Today’s Wednesday web sighting ranks high in awesomeness. I discovered Google’s Art Project through molecular biologist Jessica Palmer’s always-gorgeous Biophemera blog.

The find is Google Art:

The Battle of the Nile, by Philip James De Loutherbourg, Tate Collection

I couldn’t make up my mind which image to capture for this post.

So take a break and explore some of the world’s finest art collections, right at your computer. Call it a mental health exercise if you like, or just go ahead and take a look. It’s fabulous!


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On a Velázquez Portrait, and the Value of Expertise

This is an unusual entry into a discussion on the limits of patient empowerment.

In late December the Times ran a story, beginning on its front page, about a portrait in the Metropolitan Museum of Art by Diego Velázquez, the 17th Century Spanish painter. The news was that the tall representation of the teenage Prince Philip IV would be back on display in the European paintings galleries after a 16-month cleaning, restoration and re-evaluation of the work. And, in case you weren’t up on your art history news – the painting really is a Velázquez.

label (ikonic's Flickr)

I learned this morning that the museum received the painting in 1913. It was a gift of Benjamin Altman (that would be B. Altman, as in the department store of my childhood…). The 7-foot portrait was considered a true masterpiece for hundreds of years, its authenticity supported by a receipt signed by Velázquez and dated Dec. 4, 1624. According to the Times now, in 1973 experts at the museum formally revised their opinion of the painting; they down-rated it, saying it’s a product of Velázquez’s studio, rather than of the artist himself.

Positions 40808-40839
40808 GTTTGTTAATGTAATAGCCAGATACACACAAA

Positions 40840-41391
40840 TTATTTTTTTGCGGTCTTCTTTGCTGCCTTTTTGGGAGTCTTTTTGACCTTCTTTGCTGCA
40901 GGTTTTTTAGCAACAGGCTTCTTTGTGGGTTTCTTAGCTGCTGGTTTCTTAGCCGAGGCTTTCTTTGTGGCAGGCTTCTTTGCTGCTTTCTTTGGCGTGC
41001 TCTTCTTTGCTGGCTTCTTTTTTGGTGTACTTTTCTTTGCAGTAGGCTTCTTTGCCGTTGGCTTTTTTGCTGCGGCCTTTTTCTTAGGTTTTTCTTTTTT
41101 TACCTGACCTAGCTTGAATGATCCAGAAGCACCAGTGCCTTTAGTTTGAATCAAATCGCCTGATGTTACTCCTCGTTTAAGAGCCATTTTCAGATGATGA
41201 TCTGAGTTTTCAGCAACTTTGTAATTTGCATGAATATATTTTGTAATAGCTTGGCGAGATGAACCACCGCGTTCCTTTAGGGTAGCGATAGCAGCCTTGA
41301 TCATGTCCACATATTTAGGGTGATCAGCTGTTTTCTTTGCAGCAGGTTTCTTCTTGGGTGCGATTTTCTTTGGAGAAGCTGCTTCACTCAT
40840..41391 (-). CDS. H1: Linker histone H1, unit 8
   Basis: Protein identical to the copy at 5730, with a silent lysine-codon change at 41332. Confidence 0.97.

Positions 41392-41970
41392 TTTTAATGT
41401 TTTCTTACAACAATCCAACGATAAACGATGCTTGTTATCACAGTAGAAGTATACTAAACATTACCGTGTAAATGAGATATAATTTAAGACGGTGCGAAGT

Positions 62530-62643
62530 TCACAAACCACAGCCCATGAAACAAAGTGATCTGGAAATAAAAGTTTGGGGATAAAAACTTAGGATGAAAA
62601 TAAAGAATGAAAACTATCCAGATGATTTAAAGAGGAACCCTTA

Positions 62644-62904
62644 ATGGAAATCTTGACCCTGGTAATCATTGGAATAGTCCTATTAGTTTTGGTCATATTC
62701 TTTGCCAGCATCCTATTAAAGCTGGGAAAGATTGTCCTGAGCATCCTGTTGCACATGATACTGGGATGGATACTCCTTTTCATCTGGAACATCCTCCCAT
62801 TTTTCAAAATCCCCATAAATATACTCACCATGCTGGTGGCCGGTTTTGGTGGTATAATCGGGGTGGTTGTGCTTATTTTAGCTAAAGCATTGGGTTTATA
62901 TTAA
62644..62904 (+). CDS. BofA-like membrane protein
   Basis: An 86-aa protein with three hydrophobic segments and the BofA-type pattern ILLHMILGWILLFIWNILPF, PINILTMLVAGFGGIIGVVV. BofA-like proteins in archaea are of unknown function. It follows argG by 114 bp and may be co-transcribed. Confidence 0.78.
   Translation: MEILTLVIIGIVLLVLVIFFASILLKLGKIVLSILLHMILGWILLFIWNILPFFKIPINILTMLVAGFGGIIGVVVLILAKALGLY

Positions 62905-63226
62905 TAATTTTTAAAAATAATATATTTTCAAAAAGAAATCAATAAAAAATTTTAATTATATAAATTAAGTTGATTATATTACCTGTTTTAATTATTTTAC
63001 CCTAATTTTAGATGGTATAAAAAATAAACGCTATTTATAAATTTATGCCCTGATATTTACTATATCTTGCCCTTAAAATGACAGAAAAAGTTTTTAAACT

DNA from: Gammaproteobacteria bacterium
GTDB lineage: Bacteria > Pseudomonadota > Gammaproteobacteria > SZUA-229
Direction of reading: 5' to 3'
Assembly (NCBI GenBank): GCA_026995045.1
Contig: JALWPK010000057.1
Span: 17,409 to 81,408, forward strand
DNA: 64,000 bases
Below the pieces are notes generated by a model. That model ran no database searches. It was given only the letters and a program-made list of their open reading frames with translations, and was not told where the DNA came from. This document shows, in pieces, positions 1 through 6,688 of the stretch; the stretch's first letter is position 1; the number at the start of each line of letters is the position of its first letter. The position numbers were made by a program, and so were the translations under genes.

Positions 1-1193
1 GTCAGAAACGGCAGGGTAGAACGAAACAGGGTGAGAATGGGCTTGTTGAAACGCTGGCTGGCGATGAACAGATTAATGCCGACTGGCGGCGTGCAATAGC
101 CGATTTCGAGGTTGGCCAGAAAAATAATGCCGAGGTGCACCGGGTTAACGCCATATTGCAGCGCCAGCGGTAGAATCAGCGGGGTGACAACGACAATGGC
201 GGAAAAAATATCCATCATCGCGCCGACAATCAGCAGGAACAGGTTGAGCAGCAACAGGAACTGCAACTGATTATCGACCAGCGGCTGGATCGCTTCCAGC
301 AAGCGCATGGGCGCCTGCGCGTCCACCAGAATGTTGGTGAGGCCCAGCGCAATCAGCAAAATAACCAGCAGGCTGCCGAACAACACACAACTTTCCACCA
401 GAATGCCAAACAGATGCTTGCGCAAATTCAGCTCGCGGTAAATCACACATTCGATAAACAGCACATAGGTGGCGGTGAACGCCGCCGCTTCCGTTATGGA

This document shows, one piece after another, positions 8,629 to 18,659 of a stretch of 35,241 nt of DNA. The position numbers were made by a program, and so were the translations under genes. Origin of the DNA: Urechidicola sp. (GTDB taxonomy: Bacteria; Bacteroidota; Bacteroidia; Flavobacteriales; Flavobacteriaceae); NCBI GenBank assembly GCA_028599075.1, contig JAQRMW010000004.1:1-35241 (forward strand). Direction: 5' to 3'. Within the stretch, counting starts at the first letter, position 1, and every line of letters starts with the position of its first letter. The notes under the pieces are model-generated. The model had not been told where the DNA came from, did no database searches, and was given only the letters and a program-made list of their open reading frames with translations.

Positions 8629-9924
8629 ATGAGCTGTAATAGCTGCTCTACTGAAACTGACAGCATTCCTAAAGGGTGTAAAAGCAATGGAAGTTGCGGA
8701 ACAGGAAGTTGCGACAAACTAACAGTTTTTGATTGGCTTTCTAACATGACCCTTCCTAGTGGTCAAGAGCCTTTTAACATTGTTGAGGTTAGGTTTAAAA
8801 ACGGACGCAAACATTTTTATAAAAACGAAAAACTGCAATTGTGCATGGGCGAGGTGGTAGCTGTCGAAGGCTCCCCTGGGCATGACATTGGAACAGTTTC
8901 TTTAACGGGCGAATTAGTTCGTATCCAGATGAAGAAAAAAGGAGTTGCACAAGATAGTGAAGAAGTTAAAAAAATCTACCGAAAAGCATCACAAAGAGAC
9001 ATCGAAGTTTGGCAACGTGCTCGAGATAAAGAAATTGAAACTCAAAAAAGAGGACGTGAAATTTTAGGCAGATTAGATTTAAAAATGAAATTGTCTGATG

Velazquez' Portrait of Philip IV, at the Metropolitan Museum

Evidently Michael Gallagher, the chief paintings conservator at the Met, recently became concerned about the painting’s “workshop” label based on his experience upon cleaning another, later Velázquez portrait at the Frick. “Its true condition was obfuscated by the decades of varnish and the liberal repainting,” he said of the Met portrait. According to the Times, Philip’s left eye was missing, possibly from flaking or vandalism. Ultimately, x-ray analyses and careful examination of the cleaned portrait convinced Gallagher and his colleagues of the portrait’s legitimacy.

I was in the neighborhood, so I thought I’d check out the work for myself, in light of this new information. I spent a while staring at it, studying the prince’s hand and other features about which I’d recently updated my knowledge. Still, I realized, there was no way in the world I could tell, on my own and even if my life depended on it, if it were a Velázquez, or not a Velázquez.

Sometimes you have to rely on experts. I don’t have a Ph.D. in art history. Or anything approaching sufficient knowledge of Velázquez and his workshop, Prince Philip IV of Spain, x-ray analyses of oil paintings, varnish and resins, 17th Century receipts and signatures, or similar “cases” – like the related portrait that turns out to be in the Prado, and other works by the same painter – to know the difference.

That’s the thing – in medicine, if you have an unusual health condition, like a rare form of T cell lymphoma or an obscure infection, you may find that you depend on a doctor’s expertise. Recommending the right treatment (which might be no treatment) requires knowing and understanding the correct diagnosis. Figuring out what’s the correct diagnosis requires a lot of knowledge, and experience.

detail of hand, in Velazquez' painting

As for patient empowerment, I think what patients with rare or puzzling conditions can do is to make sure they’re comfortable with their physicians, that their doctors know what about what they’re treating and will admit when they’re unsure of a diagnosis or need more expert, specialist advice. The problem, then, is for doctors to admit what they don’t know, which in the end requires that they be well-educated and able to discern unusual cases and outliers, and take the time to notice – and not dismiss – details about their patients’ stories that warrant further examination and thought.